Association Wins Important Arbitration Award

We are very pleased to report that our legal challenges concerning the University President’s alleged powers under The University Act to overturn a decision of the Renewal and Tenure Appeal Committee has resulted in an important victory for the Association. Previously we had reported to Association members that President MacKinnon had refused to forward to the Board of Governors a positive recommendation for tenure by the Renewal and Tenure Appeal Committee, claiming that pursuant to The University Act, he had the power to veto a positive recommendation for tenure. The first arbitration award decision was challenged in court and this resulted in the original recommendation for tenure from the Renewal and Tenure Appeal Committee being considered by the Board of Governors. The Board determined that tenure could not be awarded because the President did not recommend tenure.

A second grievance was filed because the role of the President according to our Collective Agreement is to transmit decisions not make recommendations. The second grievance concerning the jurisdiction of the Board of Governors to award tenure resulted in an arbitration hearing before esteemed Arbitrator Andrew Sims in the fall of 2012. In a recent award dated March 24, 2014 Arbitrator Sims upheld the Association grievance that proper procedures were not followed in the way the matter was dealt with by the Board. Quoting from page 52 of that decision:

“I find that the Association has established that proper procedures were not followed in the way the matter was dealt with by the Board of Governors.  The collective agreement calls for the committee recommendation to be transmitted to the Board of Governors for it to consider in its own right.  The document was transmitted, but only with significant other materials that, I find distorted the process in a way that ensured proper procedures were not followed.  This is because the Board was advised that, and obviously accepted that, it had no authority to grant tenure.  It endorsed the President’s view on this point.  As a result, it failed to ask itself the correct question which is whether acting in its own right and in accordance with the collective agreement’s processes, it approved the awarding of tenure.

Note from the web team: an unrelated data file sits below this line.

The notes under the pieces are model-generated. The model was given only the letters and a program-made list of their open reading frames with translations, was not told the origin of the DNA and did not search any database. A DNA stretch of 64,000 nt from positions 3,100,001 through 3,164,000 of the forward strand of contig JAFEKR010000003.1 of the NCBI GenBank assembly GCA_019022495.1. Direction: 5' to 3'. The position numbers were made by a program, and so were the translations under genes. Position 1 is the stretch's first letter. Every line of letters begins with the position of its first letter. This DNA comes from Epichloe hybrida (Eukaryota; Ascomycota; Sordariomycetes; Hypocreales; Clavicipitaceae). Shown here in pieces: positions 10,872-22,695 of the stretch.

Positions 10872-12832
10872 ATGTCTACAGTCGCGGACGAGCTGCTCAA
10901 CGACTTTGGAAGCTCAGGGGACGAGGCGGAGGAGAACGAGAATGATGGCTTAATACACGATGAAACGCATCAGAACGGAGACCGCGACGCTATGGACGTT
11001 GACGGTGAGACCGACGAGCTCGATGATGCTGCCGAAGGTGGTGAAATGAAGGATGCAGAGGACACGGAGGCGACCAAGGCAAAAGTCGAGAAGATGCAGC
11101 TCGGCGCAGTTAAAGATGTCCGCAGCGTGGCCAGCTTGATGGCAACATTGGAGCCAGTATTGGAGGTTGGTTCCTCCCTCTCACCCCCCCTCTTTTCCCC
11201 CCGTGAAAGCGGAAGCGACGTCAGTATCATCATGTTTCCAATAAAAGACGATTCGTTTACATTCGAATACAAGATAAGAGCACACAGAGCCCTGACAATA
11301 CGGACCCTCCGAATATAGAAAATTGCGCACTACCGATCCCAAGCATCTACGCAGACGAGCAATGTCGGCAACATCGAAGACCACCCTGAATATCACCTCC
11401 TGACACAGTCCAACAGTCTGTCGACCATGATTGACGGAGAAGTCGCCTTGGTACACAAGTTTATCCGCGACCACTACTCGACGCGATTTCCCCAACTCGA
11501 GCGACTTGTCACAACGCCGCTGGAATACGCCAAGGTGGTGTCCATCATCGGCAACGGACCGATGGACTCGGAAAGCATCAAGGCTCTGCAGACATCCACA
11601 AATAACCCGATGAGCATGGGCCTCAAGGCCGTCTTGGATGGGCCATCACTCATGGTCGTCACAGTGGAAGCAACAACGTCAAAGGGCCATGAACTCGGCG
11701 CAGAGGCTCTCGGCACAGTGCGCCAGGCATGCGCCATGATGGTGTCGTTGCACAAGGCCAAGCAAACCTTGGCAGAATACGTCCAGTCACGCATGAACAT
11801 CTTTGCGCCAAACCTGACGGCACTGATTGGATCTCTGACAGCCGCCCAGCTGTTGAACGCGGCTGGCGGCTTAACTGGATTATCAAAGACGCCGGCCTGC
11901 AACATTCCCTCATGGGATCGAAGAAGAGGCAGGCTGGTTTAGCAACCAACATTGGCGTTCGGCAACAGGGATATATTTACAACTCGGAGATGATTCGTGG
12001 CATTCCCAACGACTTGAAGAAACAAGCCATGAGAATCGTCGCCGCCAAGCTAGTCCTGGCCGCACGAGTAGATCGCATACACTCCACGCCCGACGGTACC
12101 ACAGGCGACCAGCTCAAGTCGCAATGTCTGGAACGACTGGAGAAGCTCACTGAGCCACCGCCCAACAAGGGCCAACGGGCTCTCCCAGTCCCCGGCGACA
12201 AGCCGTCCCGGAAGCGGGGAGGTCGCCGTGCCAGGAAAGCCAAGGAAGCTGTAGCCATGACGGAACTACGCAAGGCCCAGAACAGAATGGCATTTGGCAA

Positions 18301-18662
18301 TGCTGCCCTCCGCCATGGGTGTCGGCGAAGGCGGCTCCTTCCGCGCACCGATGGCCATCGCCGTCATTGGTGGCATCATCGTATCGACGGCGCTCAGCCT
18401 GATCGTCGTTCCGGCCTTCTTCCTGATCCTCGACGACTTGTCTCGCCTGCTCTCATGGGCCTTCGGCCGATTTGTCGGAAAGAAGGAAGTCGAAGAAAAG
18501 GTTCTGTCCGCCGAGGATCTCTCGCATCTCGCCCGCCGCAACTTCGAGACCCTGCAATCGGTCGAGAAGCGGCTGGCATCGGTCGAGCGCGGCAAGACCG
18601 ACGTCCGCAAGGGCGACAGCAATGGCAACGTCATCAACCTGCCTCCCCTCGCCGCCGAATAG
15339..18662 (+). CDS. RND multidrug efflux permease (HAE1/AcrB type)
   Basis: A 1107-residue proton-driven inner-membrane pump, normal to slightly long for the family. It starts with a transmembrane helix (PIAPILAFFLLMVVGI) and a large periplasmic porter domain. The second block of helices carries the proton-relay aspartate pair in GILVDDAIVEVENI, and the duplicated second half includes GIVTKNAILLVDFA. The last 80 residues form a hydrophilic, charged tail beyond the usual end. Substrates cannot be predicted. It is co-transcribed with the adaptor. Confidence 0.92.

It is significant that Arbitrator Sims rejected the University’s argument that pursuant to The University Act, the President has a separate and distinct right to nominate a candidate for tenure and therefore has the power to “veto” collegial committee decisions and recommendations that go forward to the Board. It is likewise significant that Arbitrator Sims reaffirmed the significance of academic freedom in his award.

 We will have to wait and see whether the University will once again call for judicial review of this arbitration award.